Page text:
I used to search ebay daily to source Model T parts but now it seems increasingly difficult as a basic Model T key word search brings up endless man cave tat listings. I cant even find Model T cars for sale - Is anyone else having this problem or am I alone in the antipodes. Back to swap meets I guess.
It's all about the phrasing. If you search "ford model t" go over to the left and select only "cars & trucks" out of the eBay motors section and presto! You will see about 45 Model Ts for sale. Granted, half or so are T buckets but it's not hard to scroll through. You just have to search specific things: "Ford Model T carb/wheel/head/etc"
Also try mis-spelling the words intentionally. I found 24 listings just now for "modle t".
And while you are at it, search for T parts with descriptions you might use to list an item if you had no idea what it was and no idea it was for a Model T... Got a few of my best deals that way!
I go to the E-bay automotive site and in the search box type in "Model T Ford Parts-(Fits Model T Ford) and it eliminates a lot of crap. I learned that trick from someone here on this forum but I can't remember who.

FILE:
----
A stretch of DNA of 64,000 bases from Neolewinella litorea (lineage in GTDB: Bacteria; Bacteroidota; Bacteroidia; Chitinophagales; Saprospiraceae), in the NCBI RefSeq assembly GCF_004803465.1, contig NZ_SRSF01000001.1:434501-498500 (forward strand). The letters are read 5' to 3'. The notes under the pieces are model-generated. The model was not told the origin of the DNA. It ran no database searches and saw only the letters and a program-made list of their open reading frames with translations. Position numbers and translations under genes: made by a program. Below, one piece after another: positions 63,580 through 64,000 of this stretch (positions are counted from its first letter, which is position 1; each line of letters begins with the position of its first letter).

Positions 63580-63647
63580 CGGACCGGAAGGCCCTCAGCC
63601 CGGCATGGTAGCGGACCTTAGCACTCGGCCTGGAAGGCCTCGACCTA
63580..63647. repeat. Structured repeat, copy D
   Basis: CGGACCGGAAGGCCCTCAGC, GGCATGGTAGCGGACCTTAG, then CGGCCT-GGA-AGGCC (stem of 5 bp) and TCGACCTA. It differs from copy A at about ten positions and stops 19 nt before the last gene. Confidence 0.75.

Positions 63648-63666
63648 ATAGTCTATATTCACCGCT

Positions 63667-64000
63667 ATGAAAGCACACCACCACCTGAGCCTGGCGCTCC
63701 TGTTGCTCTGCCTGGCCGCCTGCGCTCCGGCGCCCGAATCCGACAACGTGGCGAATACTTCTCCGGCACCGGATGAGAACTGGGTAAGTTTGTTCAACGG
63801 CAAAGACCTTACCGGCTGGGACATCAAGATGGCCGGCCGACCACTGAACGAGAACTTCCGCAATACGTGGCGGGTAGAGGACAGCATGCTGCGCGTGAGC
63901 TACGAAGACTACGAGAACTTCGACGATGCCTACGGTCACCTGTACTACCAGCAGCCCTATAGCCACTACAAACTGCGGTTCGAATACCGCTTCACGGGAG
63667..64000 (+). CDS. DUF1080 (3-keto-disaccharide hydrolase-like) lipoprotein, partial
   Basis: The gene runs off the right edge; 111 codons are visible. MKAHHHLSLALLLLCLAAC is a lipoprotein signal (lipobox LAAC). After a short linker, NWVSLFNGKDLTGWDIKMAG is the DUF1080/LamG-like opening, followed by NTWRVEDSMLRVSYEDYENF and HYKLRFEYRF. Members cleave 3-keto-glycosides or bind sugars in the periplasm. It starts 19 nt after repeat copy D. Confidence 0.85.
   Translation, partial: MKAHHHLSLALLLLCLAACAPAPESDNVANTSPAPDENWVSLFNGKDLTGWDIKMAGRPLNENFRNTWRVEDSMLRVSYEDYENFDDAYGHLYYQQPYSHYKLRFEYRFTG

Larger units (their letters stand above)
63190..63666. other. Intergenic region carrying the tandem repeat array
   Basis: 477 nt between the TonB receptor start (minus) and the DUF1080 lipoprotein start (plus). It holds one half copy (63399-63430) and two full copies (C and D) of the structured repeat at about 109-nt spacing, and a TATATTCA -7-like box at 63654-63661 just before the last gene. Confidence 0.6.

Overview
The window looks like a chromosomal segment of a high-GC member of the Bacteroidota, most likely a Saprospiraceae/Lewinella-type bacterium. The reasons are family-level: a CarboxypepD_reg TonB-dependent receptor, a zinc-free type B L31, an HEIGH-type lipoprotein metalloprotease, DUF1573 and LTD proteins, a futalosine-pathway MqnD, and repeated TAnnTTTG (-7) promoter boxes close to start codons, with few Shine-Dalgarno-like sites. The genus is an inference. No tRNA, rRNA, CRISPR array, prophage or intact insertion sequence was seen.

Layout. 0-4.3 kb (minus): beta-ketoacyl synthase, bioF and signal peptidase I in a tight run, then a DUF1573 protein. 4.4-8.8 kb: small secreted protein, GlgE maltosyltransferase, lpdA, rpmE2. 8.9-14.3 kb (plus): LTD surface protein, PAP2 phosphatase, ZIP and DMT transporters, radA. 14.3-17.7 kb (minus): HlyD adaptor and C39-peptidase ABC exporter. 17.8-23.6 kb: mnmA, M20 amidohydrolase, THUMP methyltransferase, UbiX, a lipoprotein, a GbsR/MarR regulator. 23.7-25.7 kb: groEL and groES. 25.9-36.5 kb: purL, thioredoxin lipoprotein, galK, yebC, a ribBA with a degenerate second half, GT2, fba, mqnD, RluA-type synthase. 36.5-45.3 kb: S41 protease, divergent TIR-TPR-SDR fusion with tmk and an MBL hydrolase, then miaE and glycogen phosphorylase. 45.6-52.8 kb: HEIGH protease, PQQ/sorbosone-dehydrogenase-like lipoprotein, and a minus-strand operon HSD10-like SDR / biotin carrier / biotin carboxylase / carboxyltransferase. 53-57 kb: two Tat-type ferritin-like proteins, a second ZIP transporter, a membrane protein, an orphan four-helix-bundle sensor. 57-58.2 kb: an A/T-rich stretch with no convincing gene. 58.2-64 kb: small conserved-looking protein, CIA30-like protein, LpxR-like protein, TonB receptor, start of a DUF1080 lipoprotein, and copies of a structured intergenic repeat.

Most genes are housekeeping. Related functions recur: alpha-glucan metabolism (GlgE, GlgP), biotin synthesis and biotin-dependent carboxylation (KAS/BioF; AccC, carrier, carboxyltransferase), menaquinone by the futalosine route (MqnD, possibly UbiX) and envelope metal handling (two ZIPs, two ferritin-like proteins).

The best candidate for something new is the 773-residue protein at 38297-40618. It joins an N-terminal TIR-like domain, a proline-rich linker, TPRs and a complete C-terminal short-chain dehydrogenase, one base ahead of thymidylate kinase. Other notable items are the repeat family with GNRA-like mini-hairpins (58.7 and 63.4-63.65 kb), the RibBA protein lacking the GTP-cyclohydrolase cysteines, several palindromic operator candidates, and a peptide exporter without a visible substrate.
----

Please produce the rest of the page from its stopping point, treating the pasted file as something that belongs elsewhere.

If you use the advanced search feature, you can type in "fits" as an excluded word, this blocks all the "fits model t" ads, but it also blocks anyone's ad where they say that their part will fit a 1910 to 1927 T as well, but it gets rid of all the crap. another word to use in the excluded section would be "rat"
I haven't had so much of a problem on ebay, but I sure do on Craigslist, when I search for "Model T Ford" I get every late model Ford pickup for sale in the country. Even when I try to be more specific, like "192* Model T Ford" I still get a lot of junk listings.
Just remember to choose -words carefully. anytime you put the minus symbol in front of a word it will not put it in your search results. Do not put a space between the - symbol and the word. You can also do it in advanced search option by using "words to exclude" feature. I have about 20 words in my current search that I use at this time. It really helps. I have several custom made searches in my "searches I follow" tab in my ebay Its about the only way to get rid of the junk. Just remember to choose your word wiselly